hand and kissed blm ou the lips.
"Put now it is late, my dear, is It
not for good people like us?" And
she laughed. Anthony laughed,
too. He had evidently not selected
the right moment.
"Now tell me whom you love?"
the demanded archly iu a little
playful ritual they had.
T love Vllnfa And whoso best
girl arc you?"
"I am Anthony's best girl." ,
And they laughed like a pair of
Yilma was the winner again, now
An Illustration out of an old his
tory book suddenly flashed before
his mind's eye. Two combatants
were standing In an arena in an
cient Rome. One was armed with
a small weapon and the other with
:i huge reta or net The possessor
ot the net aimed to enmesh and
entangle the other and then to dis
Mch him at his leisure. In that
age this was considered fair fight
ing, but to Anther.1, '- mind it had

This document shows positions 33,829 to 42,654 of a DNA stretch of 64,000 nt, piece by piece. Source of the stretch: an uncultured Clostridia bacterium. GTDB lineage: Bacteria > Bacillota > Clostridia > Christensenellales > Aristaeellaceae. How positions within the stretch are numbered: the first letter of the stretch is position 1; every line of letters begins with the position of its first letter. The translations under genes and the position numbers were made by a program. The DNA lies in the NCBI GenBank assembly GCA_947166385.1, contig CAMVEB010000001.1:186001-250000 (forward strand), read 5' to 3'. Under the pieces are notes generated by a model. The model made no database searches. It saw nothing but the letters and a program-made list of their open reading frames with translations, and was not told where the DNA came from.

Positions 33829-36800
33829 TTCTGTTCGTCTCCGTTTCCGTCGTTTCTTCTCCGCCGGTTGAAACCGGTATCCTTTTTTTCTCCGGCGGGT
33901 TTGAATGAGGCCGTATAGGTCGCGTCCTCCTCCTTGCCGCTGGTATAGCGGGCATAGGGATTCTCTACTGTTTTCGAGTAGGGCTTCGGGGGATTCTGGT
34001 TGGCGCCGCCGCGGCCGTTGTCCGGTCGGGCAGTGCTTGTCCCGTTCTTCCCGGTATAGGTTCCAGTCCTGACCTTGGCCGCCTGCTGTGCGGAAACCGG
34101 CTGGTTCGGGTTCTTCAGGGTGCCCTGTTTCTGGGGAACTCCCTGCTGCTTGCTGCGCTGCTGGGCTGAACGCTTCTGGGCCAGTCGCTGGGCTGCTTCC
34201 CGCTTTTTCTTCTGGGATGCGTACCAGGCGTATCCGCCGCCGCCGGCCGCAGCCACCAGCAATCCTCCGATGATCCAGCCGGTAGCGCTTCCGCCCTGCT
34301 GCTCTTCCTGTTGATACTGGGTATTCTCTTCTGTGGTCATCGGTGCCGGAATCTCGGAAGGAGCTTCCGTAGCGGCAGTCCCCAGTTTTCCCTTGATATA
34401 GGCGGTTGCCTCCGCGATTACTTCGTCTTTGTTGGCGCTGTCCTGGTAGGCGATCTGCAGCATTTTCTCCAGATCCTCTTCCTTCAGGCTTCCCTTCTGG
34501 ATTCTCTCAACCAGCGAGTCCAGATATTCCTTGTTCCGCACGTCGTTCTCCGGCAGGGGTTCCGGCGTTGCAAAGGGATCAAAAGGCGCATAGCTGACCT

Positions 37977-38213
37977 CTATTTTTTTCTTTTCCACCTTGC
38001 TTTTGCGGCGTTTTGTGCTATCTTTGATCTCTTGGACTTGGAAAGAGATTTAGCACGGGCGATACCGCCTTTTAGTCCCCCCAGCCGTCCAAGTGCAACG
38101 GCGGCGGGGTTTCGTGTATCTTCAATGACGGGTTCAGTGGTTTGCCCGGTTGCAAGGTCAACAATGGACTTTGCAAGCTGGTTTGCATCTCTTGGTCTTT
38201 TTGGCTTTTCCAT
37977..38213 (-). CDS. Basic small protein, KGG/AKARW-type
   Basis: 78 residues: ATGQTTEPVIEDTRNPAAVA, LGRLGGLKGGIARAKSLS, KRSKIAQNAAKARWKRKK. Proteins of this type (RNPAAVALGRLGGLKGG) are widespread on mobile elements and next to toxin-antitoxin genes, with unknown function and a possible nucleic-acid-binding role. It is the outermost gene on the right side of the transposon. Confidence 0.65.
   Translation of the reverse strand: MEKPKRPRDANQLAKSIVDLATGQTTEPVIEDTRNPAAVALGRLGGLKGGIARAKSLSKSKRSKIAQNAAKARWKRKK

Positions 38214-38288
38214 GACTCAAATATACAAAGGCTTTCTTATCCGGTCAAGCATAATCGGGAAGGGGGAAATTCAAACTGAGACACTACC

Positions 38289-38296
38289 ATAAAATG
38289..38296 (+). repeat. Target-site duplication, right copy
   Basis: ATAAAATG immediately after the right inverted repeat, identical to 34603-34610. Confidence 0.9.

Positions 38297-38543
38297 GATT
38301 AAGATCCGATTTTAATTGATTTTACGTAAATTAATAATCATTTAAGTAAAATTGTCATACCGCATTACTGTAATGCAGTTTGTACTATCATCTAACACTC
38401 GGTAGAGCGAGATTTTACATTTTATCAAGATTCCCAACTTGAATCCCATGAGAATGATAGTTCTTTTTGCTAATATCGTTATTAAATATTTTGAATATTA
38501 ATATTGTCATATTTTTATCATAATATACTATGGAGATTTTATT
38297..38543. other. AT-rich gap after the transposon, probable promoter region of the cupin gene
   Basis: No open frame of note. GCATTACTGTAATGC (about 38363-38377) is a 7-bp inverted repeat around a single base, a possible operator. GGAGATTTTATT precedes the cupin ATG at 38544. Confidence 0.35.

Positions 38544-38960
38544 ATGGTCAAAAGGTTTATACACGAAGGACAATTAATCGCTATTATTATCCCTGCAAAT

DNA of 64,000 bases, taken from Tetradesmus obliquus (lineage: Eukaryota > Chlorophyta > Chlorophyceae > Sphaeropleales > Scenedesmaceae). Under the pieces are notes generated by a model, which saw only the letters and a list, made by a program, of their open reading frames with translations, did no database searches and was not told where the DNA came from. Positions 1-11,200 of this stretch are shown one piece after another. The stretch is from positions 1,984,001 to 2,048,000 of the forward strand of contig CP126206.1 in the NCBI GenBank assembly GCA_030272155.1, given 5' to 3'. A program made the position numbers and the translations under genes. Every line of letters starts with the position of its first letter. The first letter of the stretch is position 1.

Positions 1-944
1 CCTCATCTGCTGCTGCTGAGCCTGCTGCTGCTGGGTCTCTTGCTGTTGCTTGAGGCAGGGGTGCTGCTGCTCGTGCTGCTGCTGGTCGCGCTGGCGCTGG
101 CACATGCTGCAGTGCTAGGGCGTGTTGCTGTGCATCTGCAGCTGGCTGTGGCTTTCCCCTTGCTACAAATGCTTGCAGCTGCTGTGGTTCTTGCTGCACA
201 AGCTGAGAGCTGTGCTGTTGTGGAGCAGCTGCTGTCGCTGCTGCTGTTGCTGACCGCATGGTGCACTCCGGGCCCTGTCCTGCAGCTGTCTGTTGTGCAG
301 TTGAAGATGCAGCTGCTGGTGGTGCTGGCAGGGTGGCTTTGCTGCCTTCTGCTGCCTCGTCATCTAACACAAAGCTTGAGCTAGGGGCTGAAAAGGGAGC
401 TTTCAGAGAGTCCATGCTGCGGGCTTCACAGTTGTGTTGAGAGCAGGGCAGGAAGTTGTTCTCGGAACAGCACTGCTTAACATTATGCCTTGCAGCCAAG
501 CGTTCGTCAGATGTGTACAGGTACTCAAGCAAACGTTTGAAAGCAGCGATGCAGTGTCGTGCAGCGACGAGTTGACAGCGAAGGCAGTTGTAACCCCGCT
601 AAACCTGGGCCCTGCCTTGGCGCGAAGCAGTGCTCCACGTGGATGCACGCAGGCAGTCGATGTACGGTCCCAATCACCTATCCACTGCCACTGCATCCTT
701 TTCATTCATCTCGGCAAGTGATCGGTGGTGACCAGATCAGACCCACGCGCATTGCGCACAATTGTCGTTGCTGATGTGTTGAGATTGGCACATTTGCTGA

always seemed that the thrower of
the net possessed every advantage.
He suddenly saw Vilma as the com
batant with the net and as the Irre
sistible victor. Her arms were
about him and the warmth and the
weight of her were throbbing
"W hat are 3ou thinking about,
dear?" she whispered.
"I was thinking how beautiful yon
are," he replied. And Home and
areria and gladiators vanished like
B dream from his senses.
It was early in March. Anthony
was standing near his desk in tho
office in lively and humorous con
ersation with two of the custo
mers. One of them was old Judd
and tho other a pale, emaciated
young man named Skinner, who had
recently Inherited some thirty thou
: and dollars from an aunt because
of his diligence as a clerk and had
promptly fortaken both his clcrk-t-hip
and his diligence in order to